Do it yourself!

Wednesday, September 03, 2008

Backerboard vs. Ditra

Tiling has changed a lot over the last 20 years. Wall and floors used to be prepped with wire mesh and cement. Slowly concrete board of various types A board made by Hardiebacker is probably the most popular. It is used on shower walls and plywood floors to provide a suitable substrate for tile. It, and Wonderboard are used mostly in most showers but on pier and beam construction with plywood floors a new product is taking over called Ditra, developed by the Schluter company.
The development of ditra has revolutionized how tile is installed over floors on pier and beam construction. It takes the place of backerboard which reduces labor considerably. Probably the most important aspect of ditra is the uncoupling factor. With ditra, if the sub-floor moves it does so independent of the tile. It also adds strength to the floor which reduces the thickness of the plywood needed to cover the joist. It is lightweight compared to backerboard and much easier to cut and put down.
Ditra provides water proofing. Once the joints are covered with Schluters Kirdy Band the floor is waterproof from the top which is very important in areas where a lot of water is used and there are a lot of possibilities of water getting on the floor.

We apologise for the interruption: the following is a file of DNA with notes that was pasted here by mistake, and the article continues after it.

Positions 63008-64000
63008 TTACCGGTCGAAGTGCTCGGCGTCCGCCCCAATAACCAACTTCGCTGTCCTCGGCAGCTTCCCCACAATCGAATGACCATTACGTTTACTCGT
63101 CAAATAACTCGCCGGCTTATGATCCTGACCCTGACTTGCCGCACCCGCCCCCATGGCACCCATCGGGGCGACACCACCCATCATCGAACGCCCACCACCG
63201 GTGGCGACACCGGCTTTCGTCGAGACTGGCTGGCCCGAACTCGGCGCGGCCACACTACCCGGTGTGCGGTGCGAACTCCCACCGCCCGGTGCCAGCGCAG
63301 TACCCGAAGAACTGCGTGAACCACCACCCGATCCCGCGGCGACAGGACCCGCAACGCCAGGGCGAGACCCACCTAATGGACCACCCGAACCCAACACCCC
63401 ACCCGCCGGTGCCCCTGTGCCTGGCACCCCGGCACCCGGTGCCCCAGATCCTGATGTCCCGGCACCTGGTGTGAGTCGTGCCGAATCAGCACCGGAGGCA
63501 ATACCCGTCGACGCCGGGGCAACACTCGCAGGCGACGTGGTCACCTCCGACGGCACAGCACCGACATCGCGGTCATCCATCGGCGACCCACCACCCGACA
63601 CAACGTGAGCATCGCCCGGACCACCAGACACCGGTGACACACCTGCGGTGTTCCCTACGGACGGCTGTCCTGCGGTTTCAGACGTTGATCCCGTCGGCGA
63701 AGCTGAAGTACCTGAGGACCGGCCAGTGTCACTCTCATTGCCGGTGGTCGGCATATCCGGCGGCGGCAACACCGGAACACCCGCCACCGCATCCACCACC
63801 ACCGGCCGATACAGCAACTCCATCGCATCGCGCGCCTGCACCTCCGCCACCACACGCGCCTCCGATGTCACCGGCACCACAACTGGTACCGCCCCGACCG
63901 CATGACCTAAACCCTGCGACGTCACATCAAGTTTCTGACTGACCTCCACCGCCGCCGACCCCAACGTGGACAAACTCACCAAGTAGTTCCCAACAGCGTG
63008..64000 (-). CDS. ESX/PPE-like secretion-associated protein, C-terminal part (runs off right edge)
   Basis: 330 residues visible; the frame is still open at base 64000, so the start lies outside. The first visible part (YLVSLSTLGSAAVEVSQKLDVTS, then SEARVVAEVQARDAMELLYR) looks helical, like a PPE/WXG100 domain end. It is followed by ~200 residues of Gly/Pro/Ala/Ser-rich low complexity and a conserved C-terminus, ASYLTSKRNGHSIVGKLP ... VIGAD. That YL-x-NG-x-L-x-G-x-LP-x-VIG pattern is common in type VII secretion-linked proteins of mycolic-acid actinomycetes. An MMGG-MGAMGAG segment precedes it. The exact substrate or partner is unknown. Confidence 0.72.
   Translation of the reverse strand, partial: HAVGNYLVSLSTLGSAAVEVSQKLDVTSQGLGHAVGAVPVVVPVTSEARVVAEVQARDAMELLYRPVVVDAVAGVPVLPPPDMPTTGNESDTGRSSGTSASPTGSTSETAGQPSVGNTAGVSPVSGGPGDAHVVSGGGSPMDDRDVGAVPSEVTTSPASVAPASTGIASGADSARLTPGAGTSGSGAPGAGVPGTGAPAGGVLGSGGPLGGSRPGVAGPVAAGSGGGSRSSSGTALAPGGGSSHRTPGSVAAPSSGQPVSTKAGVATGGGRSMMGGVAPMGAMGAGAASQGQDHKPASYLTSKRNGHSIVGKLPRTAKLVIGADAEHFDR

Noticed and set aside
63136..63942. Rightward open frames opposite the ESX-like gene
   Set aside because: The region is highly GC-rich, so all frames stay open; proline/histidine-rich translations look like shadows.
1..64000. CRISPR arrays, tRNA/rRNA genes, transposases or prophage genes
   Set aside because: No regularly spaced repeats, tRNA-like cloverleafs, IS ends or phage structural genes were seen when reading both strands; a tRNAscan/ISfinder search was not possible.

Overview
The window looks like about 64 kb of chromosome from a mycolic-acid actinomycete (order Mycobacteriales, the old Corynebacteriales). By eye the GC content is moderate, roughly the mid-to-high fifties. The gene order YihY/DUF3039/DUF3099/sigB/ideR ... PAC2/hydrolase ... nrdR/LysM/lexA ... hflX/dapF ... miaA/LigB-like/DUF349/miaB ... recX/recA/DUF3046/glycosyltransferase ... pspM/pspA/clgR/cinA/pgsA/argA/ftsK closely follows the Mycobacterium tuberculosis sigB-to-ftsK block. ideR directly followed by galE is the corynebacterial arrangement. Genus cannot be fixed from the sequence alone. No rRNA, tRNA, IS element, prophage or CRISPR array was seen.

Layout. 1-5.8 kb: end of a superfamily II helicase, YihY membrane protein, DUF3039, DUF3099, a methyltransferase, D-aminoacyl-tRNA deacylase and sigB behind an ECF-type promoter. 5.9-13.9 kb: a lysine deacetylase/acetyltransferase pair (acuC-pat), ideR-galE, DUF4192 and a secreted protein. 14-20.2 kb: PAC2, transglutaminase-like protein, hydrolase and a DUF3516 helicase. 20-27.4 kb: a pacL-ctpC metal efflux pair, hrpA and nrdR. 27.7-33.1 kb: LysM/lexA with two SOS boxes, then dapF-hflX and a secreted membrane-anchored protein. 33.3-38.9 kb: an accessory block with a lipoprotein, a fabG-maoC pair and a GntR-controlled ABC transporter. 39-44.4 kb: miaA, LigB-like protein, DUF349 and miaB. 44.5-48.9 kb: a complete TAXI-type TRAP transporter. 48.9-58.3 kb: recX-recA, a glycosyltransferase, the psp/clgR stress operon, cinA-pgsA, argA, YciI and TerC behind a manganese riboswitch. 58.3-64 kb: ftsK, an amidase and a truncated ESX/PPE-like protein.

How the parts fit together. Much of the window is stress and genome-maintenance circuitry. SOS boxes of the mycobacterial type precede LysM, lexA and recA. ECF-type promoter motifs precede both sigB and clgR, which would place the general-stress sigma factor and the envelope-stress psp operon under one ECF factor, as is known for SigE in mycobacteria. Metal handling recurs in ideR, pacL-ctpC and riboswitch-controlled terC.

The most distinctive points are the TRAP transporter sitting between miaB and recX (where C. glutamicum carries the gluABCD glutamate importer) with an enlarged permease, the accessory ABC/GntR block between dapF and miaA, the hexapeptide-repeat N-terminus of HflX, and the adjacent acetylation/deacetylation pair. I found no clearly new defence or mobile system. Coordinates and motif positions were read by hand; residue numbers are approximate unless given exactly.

Ditra also provides moisture management from the wood and ground underneath which constantly absorbs and releases moisture. It provides an escape for this moisture.
Ditra xl is new to the marker coming out this year. It is 5/16” thick which provides extra strength allowing one to lay tile over floor joist on 2’ centers with only one layer of 3/4” plywood. It also makes for a smoother transition from tile to 3/4” hardwoods.
I have been using Ditra for several years now. I work by myself and the labor saving factor alone is well worth the little extra that it cost compared to backerboard.

Comments:

Register as a new member to leave a comment.

I’m 1st time installing tiles onto my kitchen. I just ripped of the vynel & partical board of the floor. What would be easier & stable & reliable for tiles. Hardie(wonder board) or Ditra?


Dan,
I always use ditra on plywood floors. Your main concern is deflection. If you don’t have enough plywood on the sub floor it will sag when walked on and your tile will crack. If the floor joist are on 16” centers you can use one layer of 3/4” plywood. If 24” centers, 1 1/4”. There is a new ditra out now, however, that can be used on one 3/4” layer of plywood on 24” centers. Once your sub floor is correct ditra is the way to go.  richard



Page 1 of 1 pages